In light of the sale to Sapporo, Stone co-founders Greg Koch and Steve Wagner are leaving the company, where they’ve been serving as executive chairman and president, respectively.

Koch has been a longtime critic of big beer conglomerates, and in a post to Stone’s website last week, wrote that, “I’ve softened my rigidity around this in recent years.”

Sapporo is set to close on its acquisition of Stone Brewing in August.

Reverberations from a nine-figure deal between two beer giants on opposite sides of the Pacific are being felt here in Richmond.

On Friday, Japanese brewing conglomerate Sapporo Holdings Ltd. announced that Sapporo USA is set to acquire California-based Stone Brewing Co. for around $168 million.

Stone will leave its mantle as the ninth-largest independent craft brewery in the U.S. with the deal, which is set to close in August.

In 2016, 20 years after its founding, Stone established its presence in Richmond with a 200,000-square-foot production facility in Fulton. The City of Richmond lured the San Diego-based brewery to town with the help of $25 million in grants and bonds to fund the facility, which Stone leases from the city’s economic development authority.

The deal with Sapporo comes about a year after Stone CEO Maria Stipp told BizSense that the brewery was looking to reset its brand, one that for years was associated with full-flavored IPAs and other heavier ales. In addition to more lagers and easier-drinking beers, Stone’s recently added a line of hard seltzers to its portfolio in an effort to expand its audience.

Stipp, who was CEO of Lagunitas Brewing Co. in 2017 when it was sold to Heineken, said discussions with Sapporo got underway a few months ago when the company approached Stone looking for places to brew its beer in the U.S. Sapporo’s best-known brews are its eponymous Premium and Black beers.

“(Sapporo) had done some visits to other breweries. We weren’t the first, I understand, that they went to see,” Stipp said in an interview Friday. “They were really, truly looking for brewing capacity in the U.S. that fit their standards, and we exceeded their standards. Then (the discussion) became, ‘What’s the best structure for us to work together?’”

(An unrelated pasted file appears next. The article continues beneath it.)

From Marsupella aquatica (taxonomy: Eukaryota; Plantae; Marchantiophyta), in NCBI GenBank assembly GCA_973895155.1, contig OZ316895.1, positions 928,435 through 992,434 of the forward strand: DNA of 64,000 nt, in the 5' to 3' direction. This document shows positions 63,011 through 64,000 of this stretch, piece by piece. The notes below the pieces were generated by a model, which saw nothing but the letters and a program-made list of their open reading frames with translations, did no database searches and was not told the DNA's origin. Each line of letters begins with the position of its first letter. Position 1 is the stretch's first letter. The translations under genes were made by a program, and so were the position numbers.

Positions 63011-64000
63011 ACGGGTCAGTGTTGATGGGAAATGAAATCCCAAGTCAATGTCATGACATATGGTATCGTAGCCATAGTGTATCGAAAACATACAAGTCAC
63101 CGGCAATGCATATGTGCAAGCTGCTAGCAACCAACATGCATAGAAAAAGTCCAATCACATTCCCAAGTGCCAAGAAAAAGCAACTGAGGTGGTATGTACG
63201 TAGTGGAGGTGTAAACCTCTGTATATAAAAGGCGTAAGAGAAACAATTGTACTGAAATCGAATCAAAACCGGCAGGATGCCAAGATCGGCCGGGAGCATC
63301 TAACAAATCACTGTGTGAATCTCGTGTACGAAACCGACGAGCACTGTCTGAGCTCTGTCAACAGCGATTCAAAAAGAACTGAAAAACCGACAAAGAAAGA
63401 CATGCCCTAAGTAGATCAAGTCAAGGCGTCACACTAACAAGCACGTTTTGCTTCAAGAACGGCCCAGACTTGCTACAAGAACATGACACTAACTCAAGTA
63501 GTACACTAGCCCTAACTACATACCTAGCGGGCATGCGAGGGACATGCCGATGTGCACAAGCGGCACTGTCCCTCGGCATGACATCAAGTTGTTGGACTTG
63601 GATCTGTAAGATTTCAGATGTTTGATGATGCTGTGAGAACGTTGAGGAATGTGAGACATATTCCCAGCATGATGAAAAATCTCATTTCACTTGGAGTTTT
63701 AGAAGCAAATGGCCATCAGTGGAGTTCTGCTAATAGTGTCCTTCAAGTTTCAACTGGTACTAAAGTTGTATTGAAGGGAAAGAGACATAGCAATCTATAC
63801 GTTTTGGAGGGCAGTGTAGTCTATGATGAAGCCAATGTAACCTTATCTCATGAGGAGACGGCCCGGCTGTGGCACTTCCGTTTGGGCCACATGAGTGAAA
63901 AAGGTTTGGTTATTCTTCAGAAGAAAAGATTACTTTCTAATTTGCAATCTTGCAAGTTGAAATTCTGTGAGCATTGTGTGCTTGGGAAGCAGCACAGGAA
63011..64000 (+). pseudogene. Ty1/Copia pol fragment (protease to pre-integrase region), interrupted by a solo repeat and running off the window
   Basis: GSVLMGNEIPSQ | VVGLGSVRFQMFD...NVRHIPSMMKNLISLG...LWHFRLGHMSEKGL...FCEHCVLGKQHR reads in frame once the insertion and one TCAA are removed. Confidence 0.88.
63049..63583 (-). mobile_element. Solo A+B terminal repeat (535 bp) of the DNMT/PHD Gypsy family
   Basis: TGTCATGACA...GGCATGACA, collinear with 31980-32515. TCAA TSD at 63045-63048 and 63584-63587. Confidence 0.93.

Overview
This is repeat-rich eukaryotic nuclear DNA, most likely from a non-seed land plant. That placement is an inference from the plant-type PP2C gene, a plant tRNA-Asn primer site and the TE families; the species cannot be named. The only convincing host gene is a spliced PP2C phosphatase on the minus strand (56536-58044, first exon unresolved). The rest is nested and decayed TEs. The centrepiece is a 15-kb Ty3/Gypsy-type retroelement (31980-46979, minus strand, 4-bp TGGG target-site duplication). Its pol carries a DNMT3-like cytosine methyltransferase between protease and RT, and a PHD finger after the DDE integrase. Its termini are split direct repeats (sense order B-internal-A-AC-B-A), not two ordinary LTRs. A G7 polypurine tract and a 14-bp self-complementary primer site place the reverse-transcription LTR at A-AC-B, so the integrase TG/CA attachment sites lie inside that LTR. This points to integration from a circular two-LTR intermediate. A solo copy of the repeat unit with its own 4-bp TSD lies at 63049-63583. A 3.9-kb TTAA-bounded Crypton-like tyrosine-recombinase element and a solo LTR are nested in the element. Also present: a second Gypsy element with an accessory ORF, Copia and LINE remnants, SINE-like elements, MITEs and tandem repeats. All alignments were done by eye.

Stone’s branding and logo will continue to adorn its Fulton facility.

Stone COO Sean Monahan said they anticipate the Richmond facility will be brewing all of the beers in Sapporo’s portfolio by the end of 2023.

“In terms of volume, that should bring another 200,000 barrels of production, more than doubling what we do here,” Monahan said. He added that they’ll likely add up to 30 new jobs to the Richmond roster, which currently totals about 75.

While Stone’s made a handful of upgrades to its Fulton facility over the years, Monahan said an additional $30 million to $50 million is likely to be invested in the facility. Stipp said the performance agreement Stone made with the city in 2015 remains valid.

It’s unclear whether the deal will affect the fate of the Intermediate Terminal building at 3101 E. Main St. The old warehouse was initially slated to be converted into a Stone World Bistro & Gardens, a brewpub concept that Stone has in California.

The ultimate fate of the riverfront Intermediate Terminal building remains unclear.

However, that project’s been on hold since 2018, when the 102-year-old building was initially found to be too structurally deficient to house the bistro. In 2020, the city commissioned a study that claimed the Intermediate Terminal building was actually capable of housing a restaurant.